François Isaac de Rivaz, a French officer, built an hydrogen-powered car in 1807. He carried the hydrogen in a balloon and led it into the reciprocating engine, where it was simply burned.
A lot has changed in technology over the last 200 years – so also with the progress of building environmentally friendly cars and other means of transport. However, the hydrogen car with its fuel cell has not yet really been able to establish itself, even though various manufacturers have tried it over the past few years.
A fuel cell is an electricity supplier. For example, hydrogen serves as fuel, which reacts in the cell with the oxygen from the air – this generates electricity and the only waste product here is water vapor. In contrast to an electric car, the hydrogen car generates its electricity almost in real time on board. The range is much longer than that of an electric car and it only takes a few minutes to refuel.
The costs: Such a car costs quite a bit of money, and refueling is considerably more expensive than a charging station.
The fuel: Hydrogen (chemical symbol “H”) is the most common element in the solar system, but on earth it only occurs in a bound form, for example in water (H2O). Electrolysis can break down water into its elements of hydrogen and oxygen, but it takes a lot of electricity. Therefore, the hydrogen required is predominantly obtained from natural gas today – not the most sustainable variant.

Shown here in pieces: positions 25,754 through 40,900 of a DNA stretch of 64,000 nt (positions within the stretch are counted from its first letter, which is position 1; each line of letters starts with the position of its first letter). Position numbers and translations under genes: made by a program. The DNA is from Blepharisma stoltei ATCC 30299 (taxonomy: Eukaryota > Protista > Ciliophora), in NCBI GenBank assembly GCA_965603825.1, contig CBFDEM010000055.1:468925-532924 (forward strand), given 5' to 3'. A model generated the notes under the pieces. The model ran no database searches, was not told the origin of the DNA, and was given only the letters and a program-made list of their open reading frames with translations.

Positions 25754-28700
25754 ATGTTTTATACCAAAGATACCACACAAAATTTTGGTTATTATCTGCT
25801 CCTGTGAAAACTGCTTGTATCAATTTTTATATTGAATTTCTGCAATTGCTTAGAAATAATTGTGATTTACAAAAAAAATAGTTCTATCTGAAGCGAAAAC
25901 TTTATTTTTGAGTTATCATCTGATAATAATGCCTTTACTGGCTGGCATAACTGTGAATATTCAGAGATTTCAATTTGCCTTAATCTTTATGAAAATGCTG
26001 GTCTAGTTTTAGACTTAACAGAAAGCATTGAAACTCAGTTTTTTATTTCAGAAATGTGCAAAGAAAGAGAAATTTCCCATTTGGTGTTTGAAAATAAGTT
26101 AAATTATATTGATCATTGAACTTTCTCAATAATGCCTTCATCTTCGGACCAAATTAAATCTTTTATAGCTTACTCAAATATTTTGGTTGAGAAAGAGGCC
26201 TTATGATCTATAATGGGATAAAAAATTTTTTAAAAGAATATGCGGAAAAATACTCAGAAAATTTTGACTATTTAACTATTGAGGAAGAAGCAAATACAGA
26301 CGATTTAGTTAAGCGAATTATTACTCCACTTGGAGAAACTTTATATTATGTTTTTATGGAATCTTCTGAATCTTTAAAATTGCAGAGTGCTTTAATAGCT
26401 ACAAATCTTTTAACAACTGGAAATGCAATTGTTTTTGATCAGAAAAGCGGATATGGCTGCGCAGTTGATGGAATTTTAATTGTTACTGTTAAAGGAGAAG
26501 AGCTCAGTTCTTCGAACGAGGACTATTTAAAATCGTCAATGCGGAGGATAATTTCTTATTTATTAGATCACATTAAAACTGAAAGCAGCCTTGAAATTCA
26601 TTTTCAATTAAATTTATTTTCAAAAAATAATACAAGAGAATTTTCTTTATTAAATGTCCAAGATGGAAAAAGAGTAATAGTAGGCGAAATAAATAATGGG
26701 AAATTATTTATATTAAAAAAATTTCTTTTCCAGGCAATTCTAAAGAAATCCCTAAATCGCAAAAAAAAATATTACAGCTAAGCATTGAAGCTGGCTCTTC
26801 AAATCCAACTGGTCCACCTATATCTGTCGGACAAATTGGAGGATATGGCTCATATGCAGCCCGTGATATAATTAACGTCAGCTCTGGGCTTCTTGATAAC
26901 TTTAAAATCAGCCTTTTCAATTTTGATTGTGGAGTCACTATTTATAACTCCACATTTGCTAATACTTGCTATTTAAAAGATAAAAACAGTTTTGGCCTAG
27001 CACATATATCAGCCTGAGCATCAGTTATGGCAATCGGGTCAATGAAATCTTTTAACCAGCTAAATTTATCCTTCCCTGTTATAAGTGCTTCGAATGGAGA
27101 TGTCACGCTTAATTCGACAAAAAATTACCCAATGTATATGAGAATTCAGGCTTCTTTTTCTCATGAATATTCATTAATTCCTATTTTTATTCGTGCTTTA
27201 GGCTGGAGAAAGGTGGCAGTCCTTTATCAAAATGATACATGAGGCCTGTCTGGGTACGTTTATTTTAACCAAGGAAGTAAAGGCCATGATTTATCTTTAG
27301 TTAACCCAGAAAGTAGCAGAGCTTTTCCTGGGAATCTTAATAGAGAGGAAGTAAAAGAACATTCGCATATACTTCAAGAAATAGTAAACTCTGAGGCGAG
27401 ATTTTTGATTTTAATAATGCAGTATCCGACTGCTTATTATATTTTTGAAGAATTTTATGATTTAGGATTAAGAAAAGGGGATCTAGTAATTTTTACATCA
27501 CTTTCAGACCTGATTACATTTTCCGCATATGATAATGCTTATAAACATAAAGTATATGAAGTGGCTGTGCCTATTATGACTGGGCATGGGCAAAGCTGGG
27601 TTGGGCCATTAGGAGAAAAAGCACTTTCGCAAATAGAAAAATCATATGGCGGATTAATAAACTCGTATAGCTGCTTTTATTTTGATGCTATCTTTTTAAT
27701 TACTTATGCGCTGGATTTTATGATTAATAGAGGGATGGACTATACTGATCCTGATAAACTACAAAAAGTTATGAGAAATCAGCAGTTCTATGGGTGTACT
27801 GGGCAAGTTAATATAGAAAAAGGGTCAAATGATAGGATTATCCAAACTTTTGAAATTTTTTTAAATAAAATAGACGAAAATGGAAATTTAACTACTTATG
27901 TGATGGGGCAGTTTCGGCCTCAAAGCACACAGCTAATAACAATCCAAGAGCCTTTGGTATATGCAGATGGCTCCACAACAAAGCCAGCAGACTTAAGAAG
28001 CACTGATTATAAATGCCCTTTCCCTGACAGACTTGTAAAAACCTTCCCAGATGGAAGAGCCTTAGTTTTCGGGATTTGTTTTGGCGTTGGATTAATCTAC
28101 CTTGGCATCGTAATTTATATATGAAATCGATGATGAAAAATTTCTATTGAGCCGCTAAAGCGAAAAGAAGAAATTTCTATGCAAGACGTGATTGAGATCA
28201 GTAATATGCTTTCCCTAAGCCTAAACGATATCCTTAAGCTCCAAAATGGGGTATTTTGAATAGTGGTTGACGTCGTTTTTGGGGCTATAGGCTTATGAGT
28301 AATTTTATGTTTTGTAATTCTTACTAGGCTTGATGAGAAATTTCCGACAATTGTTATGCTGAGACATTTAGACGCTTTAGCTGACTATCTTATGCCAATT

The infrastructure: Have you ever noticed a hydrogen filling station in Austria? If not, it’s definitely not up to you. Because only 5 of these stations are available throughout Austria. These are available in Vienna, Wiener Neudorf, Asten, Innsbruck and Graz – and here we are already dealing with the biggest problem – the chicken and egg problem. As long as there is not enough demand, the expansion of this infrastructure is not really worth it – and vice versa, people do not buy a fuel cell vehicle if the infrastructure is not already available. In contrast to battery cars, you cannot refuel a fuel cell car at home. But also the size difference between a hydrogen filling station and a fast charging station for electric cars is enormous. The gas tanks are extremely large due to their required volume. In addition, the energy consumption for hydrogen cars is 2.4 times as high as for cars with batteries.
Hydrogen: You also need a lot of electricity to produce hydrogen from water. The hydrogen obtained is then stored in gas tanks and after car refueling it is directly converted into electricity. This process is relatively expensive and is therefore a fundamental disadvantage. In addition, only 25% of the original energy in a fuel cell vehicle leads to movement, the rest is lost. In the case of battery-operated electric cars, this value is around 70%.
Depending on the application, either battery electric cars or fuel cell vehicles are more suitable. However, all environmentally friendly forms of drive are important and each one has its effect in order to make road traffic cleaner.
Nevertheless, the proportion of alternative forms of drive will continue to increase to enable sustainable and environmentally friendly transport.